During this time he curated numerous now-legendary Destruction Art events at the liberal church, including a garden performance where Hermann Nitsch gutted a lamb, Lil Picard burned feathers and images of war, and Charlotte Moorman - performing Nam June Paik’s One for Violin - smashed the instrument over the head of a spectator protesting that the violin should be given to a music student instead of being destroyed.
When Hendricks co-curated the Destruction in Art Symposium USA 68, he invited Jean Toche to participate. Toche had attended the original DIAS in London, two years prior (destroying typewriters with a hammer, alongside Al Hansen). Born in Bruges, Belgium in 1932, Toche relocated to the USA in his early thirties, where he became active in the radical political art scene, staging happenings and publishing manifestos. The FBI described him as a "professional troublemaker, foreign agitator, peacenik, dirty commie, flag burner, big tall burly bearded hairy man".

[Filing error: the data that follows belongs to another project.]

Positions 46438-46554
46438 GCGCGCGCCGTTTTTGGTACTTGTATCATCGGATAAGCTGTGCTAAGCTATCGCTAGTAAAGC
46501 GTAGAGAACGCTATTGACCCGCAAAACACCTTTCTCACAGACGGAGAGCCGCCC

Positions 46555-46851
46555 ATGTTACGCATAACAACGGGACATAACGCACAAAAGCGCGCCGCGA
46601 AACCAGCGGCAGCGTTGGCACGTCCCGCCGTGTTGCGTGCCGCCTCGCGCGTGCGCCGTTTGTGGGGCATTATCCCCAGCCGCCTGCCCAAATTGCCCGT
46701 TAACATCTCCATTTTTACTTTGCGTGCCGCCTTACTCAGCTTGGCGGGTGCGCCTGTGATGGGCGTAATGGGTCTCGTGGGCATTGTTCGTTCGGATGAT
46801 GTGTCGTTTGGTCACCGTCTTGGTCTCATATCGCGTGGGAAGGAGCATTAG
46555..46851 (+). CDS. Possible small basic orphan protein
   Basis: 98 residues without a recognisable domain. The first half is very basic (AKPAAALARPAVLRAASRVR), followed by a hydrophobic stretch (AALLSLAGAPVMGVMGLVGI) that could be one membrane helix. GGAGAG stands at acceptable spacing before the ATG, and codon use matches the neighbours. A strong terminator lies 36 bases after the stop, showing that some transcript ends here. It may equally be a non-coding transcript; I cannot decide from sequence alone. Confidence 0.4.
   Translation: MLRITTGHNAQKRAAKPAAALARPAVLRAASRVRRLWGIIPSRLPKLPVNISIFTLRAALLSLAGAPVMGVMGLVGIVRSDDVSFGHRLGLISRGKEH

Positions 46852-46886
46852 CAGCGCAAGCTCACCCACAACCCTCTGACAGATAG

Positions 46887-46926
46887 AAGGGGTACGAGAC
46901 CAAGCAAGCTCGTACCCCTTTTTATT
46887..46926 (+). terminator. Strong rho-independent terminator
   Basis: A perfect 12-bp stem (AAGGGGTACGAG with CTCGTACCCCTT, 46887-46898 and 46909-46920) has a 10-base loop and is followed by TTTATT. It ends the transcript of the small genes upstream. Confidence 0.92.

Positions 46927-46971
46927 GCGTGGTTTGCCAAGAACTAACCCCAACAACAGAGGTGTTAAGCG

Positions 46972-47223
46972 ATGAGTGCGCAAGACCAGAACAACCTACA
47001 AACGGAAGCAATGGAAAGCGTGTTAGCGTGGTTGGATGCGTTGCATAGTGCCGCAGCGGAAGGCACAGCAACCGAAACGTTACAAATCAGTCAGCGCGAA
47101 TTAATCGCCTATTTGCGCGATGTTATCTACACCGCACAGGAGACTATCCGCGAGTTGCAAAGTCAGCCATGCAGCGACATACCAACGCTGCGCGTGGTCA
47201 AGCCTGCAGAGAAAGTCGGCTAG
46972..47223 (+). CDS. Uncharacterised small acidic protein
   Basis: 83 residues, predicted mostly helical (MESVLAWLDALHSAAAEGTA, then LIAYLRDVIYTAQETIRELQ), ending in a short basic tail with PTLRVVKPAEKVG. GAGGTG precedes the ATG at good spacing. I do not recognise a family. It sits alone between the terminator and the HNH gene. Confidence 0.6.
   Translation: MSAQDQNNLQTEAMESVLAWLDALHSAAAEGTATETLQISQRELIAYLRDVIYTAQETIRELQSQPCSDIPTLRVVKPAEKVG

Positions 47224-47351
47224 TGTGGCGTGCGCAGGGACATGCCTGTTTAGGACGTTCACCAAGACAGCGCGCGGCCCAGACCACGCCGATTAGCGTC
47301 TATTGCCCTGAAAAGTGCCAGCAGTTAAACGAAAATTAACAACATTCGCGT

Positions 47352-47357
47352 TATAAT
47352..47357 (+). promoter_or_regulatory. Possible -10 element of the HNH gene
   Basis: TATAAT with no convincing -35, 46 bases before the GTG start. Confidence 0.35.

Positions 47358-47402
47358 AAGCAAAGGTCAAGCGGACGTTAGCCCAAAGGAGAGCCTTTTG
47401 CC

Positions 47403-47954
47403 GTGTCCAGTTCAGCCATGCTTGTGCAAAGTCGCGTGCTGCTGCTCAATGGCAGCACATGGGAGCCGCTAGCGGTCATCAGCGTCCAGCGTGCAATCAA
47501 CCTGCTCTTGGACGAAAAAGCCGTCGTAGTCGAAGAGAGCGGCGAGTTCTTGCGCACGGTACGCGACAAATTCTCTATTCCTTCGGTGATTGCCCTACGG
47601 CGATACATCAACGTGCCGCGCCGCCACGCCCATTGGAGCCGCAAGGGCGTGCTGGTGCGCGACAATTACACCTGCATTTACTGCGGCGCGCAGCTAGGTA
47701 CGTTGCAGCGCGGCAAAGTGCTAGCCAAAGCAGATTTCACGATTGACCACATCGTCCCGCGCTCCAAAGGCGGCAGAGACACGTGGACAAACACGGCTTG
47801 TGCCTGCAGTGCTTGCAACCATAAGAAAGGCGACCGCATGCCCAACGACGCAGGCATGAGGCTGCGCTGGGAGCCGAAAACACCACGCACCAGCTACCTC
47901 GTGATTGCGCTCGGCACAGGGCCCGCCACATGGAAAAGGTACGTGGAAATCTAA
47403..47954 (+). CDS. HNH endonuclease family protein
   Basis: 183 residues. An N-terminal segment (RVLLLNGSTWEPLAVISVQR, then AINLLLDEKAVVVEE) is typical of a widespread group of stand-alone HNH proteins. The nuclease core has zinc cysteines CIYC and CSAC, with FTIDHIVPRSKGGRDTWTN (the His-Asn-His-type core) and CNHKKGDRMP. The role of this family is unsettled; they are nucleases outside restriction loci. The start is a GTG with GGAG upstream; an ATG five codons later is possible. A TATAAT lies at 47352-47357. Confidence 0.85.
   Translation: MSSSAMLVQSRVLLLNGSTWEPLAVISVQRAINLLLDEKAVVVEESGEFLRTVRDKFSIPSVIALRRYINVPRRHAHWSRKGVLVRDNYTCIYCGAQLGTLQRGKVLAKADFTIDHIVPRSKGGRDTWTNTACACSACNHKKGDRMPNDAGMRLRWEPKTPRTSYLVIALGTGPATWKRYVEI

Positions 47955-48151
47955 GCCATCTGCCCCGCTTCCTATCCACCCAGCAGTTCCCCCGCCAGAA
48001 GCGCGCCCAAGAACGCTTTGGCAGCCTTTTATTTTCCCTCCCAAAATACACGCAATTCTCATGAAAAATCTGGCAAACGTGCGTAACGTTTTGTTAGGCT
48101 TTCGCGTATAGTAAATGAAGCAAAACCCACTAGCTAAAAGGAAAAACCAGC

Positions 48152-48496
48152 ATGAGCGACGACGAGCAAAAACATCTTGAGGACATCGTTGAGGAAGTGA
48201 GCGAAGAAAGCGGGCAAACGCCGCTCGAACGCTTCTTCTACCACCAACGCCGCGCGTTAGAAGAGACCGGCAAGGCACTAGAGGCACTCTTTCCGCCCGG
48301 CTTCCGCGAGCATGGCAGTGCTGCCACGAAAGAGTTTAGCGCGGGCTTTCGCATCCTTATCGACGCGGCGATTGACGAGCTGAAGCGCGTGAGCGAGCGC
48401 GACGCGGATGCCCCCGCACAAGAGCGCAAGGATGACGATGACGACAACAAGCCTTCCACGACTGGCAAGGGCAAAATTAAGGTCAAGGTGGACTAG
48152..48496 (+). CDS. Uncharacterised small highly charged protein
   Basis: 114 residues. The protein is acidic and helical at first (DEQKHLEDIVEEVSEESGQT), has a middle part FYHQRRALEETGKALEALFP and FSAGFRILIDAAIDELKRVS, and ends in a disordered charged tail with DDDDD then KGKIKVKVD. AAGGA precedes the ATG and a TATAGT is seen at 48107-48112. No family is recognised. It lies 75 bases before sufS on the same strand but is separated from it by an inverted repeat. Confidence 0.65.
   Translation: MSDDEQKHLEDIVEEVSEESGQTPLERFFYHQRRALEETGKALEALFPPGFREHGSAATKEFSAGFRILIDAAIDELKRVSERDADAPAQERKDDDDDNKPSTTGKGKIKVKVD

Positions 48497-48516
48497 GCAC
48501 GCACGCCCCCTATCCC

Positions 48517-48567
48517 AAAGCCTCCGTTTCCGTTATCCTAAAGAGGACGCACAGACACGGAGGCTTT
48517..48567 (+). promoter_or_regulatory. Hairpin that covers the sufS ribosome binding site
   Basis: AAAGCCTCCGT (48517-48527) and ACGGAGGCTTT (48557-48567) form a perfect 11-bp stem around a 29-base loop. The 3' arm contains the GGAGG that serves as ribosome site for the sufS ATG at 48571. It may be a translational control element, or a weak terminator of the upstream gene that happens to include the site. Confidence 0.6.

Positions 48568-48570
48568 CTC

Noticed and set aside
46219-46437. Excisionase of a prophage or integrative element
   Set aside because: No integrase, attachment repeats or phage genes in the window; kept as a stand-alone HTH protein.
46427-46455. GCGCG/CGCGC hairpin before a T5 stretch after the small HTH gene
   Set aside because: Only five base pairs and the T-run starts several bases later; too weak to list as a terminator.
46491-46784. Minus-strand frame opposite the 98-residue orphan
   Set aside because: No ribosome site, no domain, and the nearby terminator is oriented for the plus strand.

Toche now lives in Staten Island and remains active with political art mailings and publications such as I Piss On The Arts and Waiter! There’s a Terrorist in My Soup. For a couple of years I was on his mailing list and received almost daily denouncements of George Bush and the Iraq War, in the form of hand-made postcards.
Hendricks and Toche were part of the Art Workers’ Coalition, a loose association of artists, writers, and cultural workers founded in 1969 around shared commitments to social action and the reform of art institutions. Other members included Carl Andre, Robert Barry, Gloria Greenberg Bressler, Selma Brody, Mark Di Suvero, Hollis Frampton, Dan Graham, Hans Haacke, Joseph Kosuth, Naomi Levine, Sol LeWitt, Lucy Lippard, Lee Lozano, Barnett Newman, Lil Picard, Faith Ringgold, Seth Siegelaub, and Michael Snow.